These standard could easily be met through the use of Google Docs.  To publish their writing, students could write blogs, create websites, and collaborate on wikis.

2.  "Conduct short research projects to answer a question (including a self-generated question), drawing on several sources and generating additional related, focused questions that allow for multiple avenues of exploration."

Teach students how to Google Search properly and how to discern valid sources would be perfect here.

3.  "
Gather relevant information from multiple print and digital sources, using search terms effectively; assess the credibility and accuracy of each source; and quote or paraphrase the data and conclusions of others while avoiding plagiarism and following a  standard format for citation."

Students need to learn how to use the Internet for more than just social networking and gaming.  Exposing them to quality journalism, online news and other similar media are crucial in their development as critical thinkers and well-informed, responsible citizens.  Learning how to properly give attribution to not just the written text found on the Internet, but also the plethora of images published online, is just as important.

4.  "Integrate multimedia and visual displays into presentations to clarify information, strengthen claims and evidence, and add interest."

Teaching students how to use presentation software like Google Slides, Keynote, or PowerPoint not only meets Common Core Standards but is also an important career skill.  Here, they can build upon the skills gained in #3 above and incorporate that information into their presentations.

5.  "Consult general and specialized reference materials (e.g., dictionaries, glossaries, thesauruses), both print and digital, to find the pronunciation of a word or determine or clarify its precise meaning or its part of speech."

Many online dictionaries like Merriam-Webster and can easily serve this purpose.  Chances are your students already use them so this standard is easy to meet.

6.  More informational text is expected to be taught across all disciplines now which "includes the subgenres of exposition, argument, and functional text in the form of personal essays, speeches, opinion pieces, essays about art or literature, biographies, memoirs, journalism, and historical, scientific, technical, or economic accounts (including digital sources) written for a broad audience."

What better way to prepare students for life in the real world than to expose them to more nonfiction writing, which includes the various media outlets that adults access on a regular basis like CNN, The Wall Street Journal, or National Geographic?

7.  "Integrate quantitative or technical information expressed in words in a text with a version of that information expressed visually (e.g., in a flowchart, diagram, model, graph, or table)."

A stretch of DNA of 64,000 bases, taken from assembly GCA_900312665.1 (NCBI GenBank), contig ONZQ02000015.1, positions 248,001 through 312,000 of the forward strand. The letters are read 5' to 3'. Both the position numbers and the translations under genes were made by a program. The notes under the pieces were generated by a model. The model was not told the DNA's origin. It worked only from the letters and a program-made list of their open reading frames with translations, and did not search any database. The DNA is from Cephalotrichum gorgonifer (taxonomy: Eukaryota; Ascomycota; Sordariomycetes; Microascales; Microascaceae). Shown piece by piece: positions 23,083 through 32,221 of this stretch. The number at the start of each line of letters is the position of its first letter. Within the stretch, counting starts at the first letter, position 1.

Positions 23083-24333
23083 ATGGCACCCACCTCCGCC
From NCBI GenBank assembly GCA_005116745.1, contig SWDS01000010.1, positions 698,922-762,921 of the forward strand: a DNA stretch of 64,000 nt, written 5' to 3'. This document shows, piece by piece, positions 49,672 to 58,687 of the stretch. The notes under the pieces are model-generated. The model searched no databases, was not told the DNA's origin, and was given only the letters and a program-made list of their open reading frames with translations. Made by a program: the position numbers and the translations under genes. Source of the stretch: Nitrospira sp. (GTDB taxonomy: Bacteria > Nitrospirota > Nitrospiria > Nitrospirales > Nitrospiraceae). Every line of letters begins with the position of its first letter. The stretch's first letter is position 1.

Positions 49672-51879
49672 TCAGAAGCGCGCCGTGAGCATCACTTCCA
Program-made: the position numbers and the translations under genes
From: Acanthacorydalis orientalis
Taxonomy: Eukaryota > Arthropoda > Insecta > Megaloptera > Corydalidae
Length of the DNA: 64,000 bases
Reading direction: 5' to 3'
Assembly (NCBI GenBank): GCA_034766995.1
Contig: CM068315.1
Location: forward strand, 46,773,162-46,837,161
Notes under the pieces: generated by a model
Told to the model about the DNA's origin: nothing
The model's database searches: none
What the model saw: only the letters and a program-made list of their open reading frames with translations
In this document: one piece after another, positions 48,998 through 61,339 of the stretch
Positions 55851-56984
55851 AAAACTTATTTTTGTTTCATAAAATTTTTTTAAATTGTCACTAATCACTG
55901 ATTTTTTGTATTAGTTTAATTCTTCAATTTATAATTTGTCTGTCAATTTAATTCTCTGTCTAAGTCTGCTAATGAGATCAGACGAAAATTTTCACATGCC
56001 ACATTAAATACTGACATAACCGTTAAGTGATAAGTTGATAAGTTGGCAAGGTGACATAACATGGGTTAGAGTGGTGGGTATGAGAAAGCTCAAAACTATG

By practicing #6 above, students will naturally come across the various forms of infographics that are used in the world today.

8.  "Compare and contrast the information gained from experiments, simulations, video, or multimedia sources with that gained from reading a text on the same topic."

Need an excuse to use YouTube in the classroom?  Here it is.

9.  "Use technology, including the Internet, to produce and publish writing and present the relationships between information and ideas clearly and

Since my students blog with the world, this one is one of my favorites.  Blogging has truly motivated my students to explore their written creativity.  Read my post "For the Love of Blogging" to learn more.

I'm excited about what Common Core will bring.  I think the standards truly reflect what it means to be a 21st century learner.  Let me know what you think below.

Wednesday, April 10, 2013

Skyping with a State Senator

Today my students had the privilege and honor of Skyping with Senator Kimberly Yee from Arizona.

We just recently finished a persuasive speech unit. During the unit we read "The Gettysburg Address" and "I Have a Dream." I also add a third speech, and it's usually something very recent, like President Obama's inauguration speech. It obviously varies depending on the year we're in. As we studied the speeches, my students learned about the rhetorical strategies used by these dynamic orators - allusion, simile, metaphor, symbolism, and so on. Then, students were instructed to write a speech that would enact positive change in the world. They spend a couple of weeks researching facts that will support their idea (a great opportunity here to teach how to discern valid sources). Afterwards, they write a speech incorporating three facts and numerous rhetorical strategies.

In line with this idea of changing the world, I thought, "What better way for students to understand this than to video conference with an elected official?"

Fortunately for me, I met Senator Yee last summer at the Partner's in Learning U.S. Forum in Redmond, Washington -- an all-expense paid trip, courtesy of Microsoft. Each year, Microsoft selects educators from all over the country to showcase the innovative ways we are using technology in our classroom. It was a wonderful experience, and all the participants shared their projects in a science fair setting. On the second day, Microsoft hosted professional development sessions and gave us the opportunity to also network and collaborate with other educators.

Senator Yee was one of the judges at the event and the only elected official. Immediately, I realized that she'd be a great guest to have in my classroom, considering the speech unit that I usually taught in the spring.

As my class got ready for our video conference session this morning, my students were excited and awed at the idea of being able to speak to a state senator. We had a list of questions ready, and no shortages of students who volunteered to read them. In fact, many students were arguing over who will get to ask the questions. They had to battle for this role, rock-paper-scissors style.